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Technical Help! 337 flathead oil problem.

Discussion in 'The Hokey Ass Message Board' started by Cosmo 51, Apr 25, 2019.

  1. Cosmo 51
    Joined: Feb 17, 2019
    Posts: 5

    Cosmo 51

    I recently purchased a 1951 Lincoln Cosmopolitan with the 337. It runs but was missing on cylinder #3. Checked pressure and each was at 110 lbs, except #3 which had 90 lbs. replaced the spark plugs and it ran great on all 8. The only problem was that it began leaking a bit of oil from what looked like the middle of the exhaust manifold where the exhaust from #3 comes out. The cylinder head is dry. Any ideas? The car sat for 40 years and only has 64k miles.
     
  2. King ford
    Joined: Mar 18, 2013
    Posts: 1,152

    King ford
    ALLIANCE MEMBER
    from 08302

    Does it smoke?, make funny sounds?are all of the fluids staying where they belong and not co mingling?
     
  3. Rusty O'Toole
    Joined: Sep 17, 2006
    Posts: 8,925

    Rusty O'Toole
    Member

    Could it be spilled oil, or dripping down from somewhere? There should be no oil in an exhaust manifold to leak out. Do you mean the leak is near the place where the manifold bolts to the block?

    If oil pressure is good, compression is good, no funny noises, I would drive it but check the oil regularly and keep an eye on the leak. Chances are it is nothing. If it dries up fine. If it stays wet you may want to clean it off with brake kleen spray and inspect the area carefully to see exactly where it is leaking.
     
  4. Torana68
    Joined: Jan 28, 2008
    Posts: 1,038

    Torana68
    ALLIANCE MEMBER
    from Australia

    You have a cylinder problem, was the plug you took out oil fouled?
     
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  5. Cosmo 51
    Joined: Feb 17, 2019
    Posts: 5

    Cosmo 51

    No smoke; water in the oil or oil in the water.
     
  6. Cosmo 51
    Joined: Feb 17, 2019
    Posts: 5

    Cosmo 51

    The oil is coming from the bottom of the manifold where it bolts to the block. Could it be a crack in the block? Oil pressure is good, but the compression in #3 is only 90 pounds, but it stays at 90 pounds and doesn’t decrease over time like I would expect from a leak.
     
  7. Cosmo 51
    Joined: Feb 17, 2019
    Posts: 5

    Cosmo 51

    The plugs I took out were all old and different kinds. The guy who sold me the car had done a lot of work to get it running. New gas tank, carb, electric fuel pump, etc. Those plugs are easy to replace, so I’m worried this will be a major problem.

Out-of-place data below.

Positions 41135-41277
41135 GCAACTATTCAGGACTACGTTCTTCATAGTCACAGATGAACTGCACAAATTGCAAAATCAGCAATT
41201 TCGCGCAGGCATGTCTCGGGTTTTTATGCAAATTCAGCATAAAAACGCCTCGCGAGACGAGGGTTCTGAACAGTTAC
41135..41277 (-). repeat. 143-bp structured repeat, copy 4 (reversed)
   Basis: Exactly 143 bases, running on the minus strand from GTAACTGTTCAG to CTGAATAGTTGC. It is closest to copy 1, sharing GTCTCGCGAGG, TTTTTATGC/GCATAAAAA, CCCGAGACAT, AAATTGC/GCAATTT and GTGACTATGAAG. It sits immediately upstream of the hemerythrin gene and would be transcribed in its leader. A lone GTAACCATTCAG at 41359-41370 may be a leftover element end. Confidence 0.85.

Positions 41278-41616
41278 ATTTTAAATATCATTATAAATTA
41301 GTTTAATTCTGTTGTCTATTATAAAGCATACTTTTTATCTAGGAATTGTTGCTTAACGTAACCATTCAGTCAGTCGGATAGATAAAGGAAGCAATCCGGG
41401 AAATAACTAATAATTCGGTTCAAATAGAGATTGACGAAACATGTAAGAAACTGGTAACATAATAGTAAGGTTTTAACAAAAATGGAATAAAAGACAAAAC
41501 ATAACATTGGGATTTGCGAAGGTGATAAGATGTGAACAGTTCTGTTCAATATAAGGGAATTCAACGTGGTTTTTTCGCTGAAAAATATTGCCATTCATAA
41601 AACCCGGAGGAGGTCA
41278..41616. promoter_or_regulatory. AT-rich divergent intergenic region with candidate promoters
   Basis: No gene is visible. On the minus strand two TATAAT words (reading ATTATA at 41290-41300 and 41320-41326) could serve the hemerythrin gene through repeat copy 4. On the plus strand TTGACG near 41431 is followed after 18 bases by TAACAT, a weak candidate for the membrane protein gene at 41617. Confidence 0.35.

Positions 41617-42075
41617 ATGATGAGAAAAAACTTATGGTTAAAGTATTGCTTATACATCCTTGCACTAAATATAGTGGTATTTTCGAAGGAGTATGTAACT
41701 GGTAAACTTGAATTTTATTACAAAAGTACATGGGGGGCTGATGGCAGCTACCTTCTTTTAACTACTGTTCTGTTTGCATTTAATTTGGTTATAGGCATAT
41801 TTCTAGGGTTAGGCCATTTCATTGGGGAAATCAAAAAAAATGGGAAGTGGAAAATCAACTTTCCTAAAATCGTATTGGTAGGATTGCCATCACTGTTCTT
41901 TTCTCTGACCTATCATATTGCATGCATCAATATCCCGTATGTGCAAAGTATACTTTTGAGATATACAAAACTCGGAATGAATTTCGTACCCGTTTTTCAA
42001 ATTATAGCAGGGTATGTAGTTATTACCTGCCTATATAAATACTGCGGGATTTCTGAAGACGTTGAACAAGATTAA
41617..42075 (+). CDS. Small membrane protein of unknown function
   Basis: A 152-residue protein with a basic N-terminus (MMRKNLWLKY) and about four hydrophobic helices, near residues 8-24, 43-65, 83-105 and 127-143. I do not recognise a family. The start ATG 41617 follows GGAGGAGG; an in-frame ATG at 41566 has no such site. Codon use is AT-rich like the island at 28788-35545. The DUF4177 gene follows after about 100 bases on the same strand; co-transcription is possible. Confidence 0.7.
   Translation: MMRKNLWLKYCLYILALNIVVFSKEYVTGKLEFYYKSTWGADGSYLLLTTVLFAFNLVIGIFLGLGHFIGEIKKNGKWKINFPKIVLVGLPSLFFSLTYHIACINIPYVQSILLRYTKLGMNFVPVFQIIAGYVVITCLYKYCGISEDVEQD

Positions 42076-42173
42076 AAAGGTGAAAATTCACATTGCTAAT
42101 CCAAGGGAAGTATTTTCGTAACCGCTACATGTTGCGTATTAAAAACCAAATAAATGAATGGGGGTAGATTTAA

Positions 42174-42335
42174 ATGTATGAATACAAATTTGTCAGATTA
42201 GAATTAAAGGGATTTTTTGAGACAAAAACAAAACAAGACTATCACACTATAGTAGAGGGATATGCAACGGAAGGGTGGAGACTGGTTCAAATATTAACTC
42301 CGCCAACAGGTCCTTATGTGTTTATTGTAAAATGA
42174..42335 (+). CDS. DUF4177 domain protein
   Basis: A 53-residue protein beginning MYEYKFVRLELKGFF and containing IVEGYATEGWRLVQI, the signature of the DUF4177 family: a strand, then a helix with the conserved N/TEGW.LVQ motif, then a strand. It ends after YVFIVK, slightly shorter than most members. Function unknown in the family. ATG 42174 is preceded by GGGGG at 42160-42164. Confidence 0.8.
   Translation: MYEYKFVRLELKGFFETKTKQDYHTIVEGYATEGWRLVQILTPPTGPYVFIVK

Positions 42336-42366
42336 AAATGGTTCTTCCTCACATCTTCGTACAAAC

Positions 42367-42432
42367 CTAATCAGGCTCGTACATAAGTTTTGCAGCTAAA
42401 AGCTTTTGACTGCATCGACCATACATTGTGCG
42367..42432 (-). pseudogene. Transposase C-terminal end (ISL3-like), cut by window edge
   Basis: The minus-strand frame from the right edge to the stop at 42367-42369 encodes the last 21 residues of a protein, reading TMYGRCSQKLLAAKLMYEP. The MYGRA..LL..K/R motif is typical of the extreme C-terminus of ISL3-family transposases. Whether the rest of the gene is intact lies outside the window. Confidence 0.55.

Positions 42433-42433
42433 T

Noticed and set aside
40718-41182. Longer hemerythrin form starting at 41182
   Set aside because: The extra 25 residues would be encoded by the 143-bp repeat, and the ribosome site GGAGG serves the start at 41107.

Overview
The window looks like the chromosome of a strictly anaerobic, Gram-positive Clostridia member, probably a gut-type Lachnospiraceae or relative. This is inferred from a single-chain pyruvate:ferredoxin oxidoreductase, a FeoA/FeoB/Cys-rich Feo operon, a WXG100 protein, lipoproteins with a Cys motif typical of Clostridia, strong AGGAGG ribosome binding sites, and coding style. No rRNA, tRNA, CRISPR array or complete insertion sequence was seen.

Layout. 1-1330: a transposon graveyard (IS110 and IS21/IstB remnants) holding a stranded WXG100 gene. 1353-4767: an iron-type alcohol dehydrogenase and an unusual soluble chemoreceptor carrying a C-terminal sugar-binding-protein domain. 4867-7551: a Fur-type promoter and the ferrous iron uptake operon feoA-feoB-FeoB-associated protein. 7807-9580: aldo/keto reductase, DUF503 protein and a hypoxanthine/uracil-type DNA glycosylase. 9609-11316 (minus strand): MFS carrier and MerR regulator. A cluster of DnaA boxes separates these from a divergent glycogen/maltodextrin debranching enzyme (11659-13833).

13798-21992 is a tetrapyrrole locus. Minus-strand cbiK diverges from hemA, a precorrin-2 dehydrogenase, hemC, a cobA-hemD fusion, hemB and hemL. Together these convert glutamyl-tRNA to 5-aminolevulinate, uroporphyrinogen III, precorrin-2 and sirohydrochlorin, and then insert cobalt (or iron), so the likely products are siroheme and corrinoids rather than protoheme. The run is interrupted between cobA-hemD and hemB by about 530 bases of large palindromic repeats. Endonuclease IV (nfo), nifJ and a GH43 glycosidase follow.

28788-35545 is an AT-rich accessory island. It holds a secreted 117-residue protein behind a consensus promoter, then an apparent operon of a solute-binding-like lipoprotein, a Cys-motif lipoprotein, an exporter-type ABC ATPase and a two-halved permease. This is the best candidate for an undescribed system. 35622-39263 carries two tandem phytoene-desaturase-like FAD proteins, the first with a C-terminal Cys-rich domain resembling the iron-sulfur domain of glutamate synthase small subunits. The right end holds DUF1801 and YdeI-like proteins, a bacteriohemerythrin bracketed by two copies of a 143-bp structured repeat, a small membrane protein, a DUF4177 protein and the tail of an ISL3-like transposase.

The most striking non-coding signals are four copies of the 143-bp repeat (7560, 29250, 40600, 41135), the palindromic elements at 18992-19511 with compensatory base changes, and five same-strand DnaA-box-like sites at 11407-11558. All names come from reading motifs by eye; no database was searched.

8. RichFox
    Joined: Dec 3, 2006
    Posts: 9,536

    RichFox
    ALLIANCE MEMBER

    Pull #3 plug and see if it is oily. This is not a cracked block. But might be stuck or worn rings. Lots of mechanic in a can products claim to free up rings, Try that and give it some time to free up.
     
  9. Rusty O'Toole
    Joined: Sep 17, 2006
    Posts: 8,925

    Rusty O'Toole
    Member

    Richfox is right. If oil is truly leaking out of the exhaust manifold the spark plug should be soaked and the plug not firing. Even if oil is coming out of the cylinder the manifold joint should be oil tight. I have seen a lot of oil burning engines, none had oil dripping out of the exhaust manifold. Smoke out the tail pipe, yes, black grease inside the tail pipe, yes, but not dripping out the manifold.
     
  10. RichFox
    Joined: Dec 3, 2006
    Posts: 9,536

    RichFox
    ALLIANCE MEMBER

    There is a possibility that the previous owner put oil in that cylinder to free it when he was working on it. If so you may be seeing left over oil that will dry up shortly. You might ask him what he did.
     
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  11. BJR
    Joined: Mar 11, 2005
    Posts: 5,388

    BJR
    Member

    what RichFox said.
     
  12. s55mercury66
    Joined: Jul 6, 2009
    Posts: 3,253

    s55mercury66
    Member
    from SW Wyoming

    Sometimes, in my experience anyway, engines that have been sitting a long time will have what appear to be stuck rings in a cylinder or two, and running the engine will free them up, with compression readings returning to normal. A good look with a borescope helps me to see if the cylinder is scored or pitted, if I see either of those conditions I don't try to "heal" things by running the engine, if it is a motor I want to rebuild.
     
  13. sunbeam
    Joined: Oct 22, 2010
    Posts: 3,910

    sunbeam
    Member

    When you were trying to start it was it ever flooded? If it was it could be fuel that reacted with carbon kind of like wet stacking in diesels. No one has ask if you put oil in #3 to see if compression came up to check ring seal.
     

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